Rice production is both a victim and a contributor to climate change.
Drought, flood, saltwater, and extreme temperatures devastate crops and risk the livelihoods of 144 million smallholder rice farmers each growing season.
At the same time, traditional cultivation methods, such as flooding paddy fields and burning rice straw in open fields, contribute approximately 10% of global man-made methane, a potent greenhouse gas.
At IRRI we develop and adapt climate-responsive solutions, working with extension agents, national research institutions, and governments across South Asia, Southeast Asia, and Africa, to promote sustainable rice-based food systems.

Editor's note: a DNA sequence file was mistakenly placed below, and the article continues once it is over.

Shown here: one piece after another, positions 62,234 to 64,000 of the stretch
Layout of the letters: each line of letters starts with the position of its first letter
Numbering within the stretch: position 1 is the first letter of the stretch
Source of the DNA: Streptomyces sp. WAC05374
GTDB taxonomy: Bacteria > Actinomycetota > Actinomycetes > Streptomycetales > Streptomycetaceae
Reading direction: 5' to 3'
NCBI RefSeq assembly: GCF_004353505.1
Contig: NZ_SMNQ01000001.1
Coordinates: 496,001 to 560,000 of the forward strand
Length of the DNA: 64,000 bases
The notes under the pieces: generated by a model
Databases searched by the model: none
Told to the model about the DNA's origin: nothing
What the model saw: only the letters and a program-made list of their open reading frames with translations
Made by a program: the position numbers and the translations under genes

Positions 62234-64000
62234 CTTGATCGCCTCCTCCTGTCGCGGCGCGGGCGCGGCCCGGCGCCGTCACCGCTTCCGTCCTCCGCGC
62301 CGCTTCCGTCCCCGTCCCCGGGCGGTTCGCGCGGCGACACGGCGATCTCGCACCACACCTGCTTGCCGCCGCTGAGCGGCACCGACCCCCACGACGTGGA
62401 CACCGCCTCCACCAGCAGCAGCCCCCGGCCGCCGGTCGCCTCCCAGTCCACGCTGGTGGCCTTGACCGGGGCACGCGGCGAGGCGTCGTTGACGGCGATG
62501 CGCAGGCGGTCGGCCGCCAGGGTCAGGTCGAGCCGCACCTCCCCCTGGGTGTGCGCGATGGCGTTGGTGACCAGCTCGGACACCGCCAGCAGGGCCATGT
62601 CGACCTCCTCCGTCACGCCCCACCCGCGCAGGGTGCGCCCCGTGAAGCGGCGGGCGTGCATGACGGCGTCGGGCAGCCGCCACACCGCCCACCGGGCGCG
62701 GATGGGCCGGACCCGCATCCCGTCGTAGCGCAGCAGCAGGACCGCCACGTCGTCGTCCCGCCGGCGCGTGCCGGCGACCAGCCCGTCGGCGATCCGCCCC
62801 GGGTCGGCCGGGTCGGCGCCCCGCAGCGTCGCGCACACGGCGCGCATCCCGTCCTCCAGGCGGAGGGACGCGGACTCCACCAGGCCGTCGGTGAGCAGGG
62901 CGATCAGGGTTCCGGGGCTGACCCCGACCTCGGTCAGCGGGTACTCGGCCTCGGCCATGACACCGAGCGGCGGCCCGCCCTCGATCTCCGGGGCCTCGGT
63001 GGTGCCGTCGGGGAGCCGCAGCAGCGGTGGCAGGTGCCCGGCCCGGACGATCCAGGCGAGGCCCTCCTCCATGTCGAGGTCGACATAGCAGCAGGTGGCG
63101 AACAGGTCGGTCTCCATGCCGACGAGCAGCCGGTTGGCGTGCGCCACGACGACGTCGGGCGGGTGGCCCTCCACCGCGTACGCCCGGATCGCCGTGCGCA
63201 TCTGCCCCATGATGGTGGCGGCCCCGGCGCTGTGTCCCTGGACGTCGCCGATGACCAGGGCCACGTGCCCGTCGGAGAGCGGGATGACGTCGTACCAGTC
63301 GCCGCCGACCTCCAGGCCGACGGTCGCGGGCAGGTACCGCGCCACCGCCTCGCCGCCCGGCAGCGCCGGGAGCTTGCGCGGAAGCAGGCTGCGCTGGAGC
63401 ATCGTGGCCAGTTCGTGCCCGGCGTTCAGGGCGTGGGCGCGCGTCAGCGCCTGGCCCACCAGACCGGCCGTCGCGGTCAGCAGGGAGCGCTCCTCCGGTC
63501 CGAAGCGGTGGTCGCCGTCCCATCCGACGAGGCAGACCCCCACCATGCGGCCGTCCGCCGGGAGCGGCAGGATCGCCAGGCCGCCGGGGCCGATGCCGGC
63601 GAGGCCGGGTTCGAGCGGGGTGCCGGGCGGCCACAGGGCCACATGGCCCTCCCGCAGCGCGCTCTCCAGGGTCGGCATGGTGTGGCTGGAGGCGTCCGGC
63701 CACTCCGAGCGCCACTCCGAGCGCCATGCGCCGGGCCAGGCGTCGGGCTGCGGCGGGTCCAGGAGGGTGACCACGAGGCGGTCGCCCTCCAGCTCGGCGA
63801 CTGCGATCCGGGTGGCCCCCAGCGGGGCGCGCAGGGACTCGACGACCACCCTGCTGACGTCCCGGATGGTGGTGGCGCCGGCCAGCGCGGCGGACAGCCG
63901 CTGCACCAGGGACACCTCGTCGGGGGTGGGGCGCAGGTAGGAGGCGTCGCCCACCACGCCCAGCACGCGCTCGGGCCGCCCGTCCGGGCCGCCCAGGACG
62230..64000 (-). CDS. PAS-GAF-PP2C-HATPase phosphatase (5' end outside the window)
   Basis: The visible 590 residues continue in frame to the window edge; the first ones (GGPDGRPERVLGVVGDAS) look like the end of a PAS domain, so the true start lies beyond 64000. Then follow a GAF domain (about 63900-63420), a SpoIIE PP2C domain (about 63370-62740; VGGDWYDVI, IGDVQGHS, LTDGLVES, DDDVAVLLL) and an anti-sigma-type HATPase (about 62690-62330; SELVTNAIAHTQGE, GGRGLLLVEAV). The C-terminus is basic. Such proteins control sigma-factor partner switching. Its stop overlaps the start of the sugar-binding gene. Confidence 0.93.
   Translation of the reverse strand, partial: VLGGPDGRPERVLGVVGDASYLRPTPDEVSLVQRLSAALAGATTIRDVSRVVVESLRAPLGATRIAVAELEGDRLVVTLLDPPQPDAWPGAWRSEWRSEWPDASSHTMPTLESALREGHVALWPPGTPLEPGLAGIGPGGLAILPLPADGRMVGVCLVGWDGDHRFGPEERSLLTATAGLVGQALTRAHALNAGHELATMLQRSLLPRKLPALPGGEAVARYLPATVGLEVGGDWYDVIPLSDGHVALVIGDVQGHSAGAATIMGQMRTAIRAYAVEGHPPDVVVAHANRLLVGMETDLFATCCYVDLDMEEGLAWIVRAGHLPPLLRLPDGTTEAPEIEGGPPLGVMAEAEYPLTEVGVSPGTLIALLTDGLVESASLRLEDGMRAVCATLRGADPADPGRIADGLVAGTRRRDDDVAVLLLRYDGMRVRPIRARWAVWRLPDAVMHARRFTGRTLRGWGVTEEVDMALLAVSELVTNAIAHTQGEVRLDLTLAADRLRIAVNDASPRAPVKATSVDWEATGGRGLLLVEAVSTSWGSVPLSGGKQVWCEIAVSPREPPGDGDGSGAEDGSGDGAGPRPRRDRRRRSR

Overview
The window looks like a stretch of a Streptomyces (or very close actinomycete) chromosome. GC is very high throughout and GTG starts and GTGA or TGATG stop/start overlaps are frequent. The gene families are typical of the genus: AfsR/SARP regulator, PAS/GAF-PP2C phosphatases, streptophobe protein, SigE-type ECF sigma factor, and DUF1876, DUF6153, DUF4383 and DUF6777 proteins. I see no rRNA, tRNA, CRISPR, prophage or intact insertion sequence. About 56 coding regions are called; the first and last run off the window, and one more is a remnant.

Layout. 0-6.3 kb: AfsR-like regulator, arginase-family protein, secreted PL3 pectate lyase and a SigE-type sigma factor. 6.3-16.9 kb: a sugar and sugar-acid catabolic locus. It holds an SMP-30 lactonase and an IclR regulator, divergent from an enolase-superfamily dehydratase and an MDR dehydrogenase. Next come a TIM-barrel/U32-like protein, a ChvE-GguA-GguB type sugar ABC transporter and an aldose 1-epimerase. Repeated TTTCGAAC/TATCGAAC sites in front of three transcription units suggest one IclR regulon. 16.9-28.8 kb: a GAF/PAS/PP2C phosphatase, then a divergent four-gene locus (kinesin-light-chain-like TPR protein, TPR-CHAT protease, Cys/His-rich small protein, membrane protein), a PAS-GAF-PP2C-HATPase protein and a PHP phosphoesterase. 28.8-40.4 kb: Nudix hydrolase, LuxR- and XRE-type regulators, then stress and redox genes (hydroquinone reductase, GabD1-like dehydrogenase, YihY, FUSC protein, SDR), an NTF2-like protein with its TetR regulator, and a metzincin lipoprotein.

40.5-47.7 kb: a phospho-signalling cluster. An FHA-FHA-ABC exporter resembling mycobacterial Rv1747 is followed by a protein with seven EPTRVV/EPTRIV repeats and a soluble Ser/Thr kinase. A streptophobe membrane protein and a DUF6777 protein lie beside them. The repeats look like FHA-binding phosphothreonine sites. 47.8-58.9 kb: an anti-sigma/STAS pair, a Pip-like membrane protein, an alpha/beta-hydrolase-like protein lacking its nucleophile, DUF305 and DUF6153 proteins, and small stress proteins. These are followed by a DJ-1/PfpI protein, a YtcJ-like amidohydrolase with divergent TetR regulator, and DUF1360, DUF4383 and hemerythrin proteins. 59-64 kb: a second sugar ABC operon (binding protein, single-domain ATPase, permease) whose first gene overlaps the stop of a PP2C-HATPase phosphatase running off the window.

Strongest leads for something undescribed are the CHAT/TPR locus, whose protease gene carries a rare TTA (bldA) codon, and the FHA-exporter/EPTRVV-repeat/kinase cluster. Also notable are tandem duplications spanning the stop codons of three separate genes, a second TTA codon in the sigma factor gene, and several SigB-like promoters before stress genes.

First, we help rice farmers adjust to climate change. By leveraging the genetic diversity of the Rice Genebank, the world’s largest repository of rice varieties, we breed rice varieties that can survive unforeseen climate shocks and thrive in marginal environments. We also boost the mitigation of future climate crises by developing new cultivation practices and technologies that minimize greenhouse gas emissions, enhance input-use efficiency, and predict and respond to future climate threats. Finally, we work with governments to provide an evidence base so they can make informed decisions and set policies to meet their development agenda and their SDG contributions.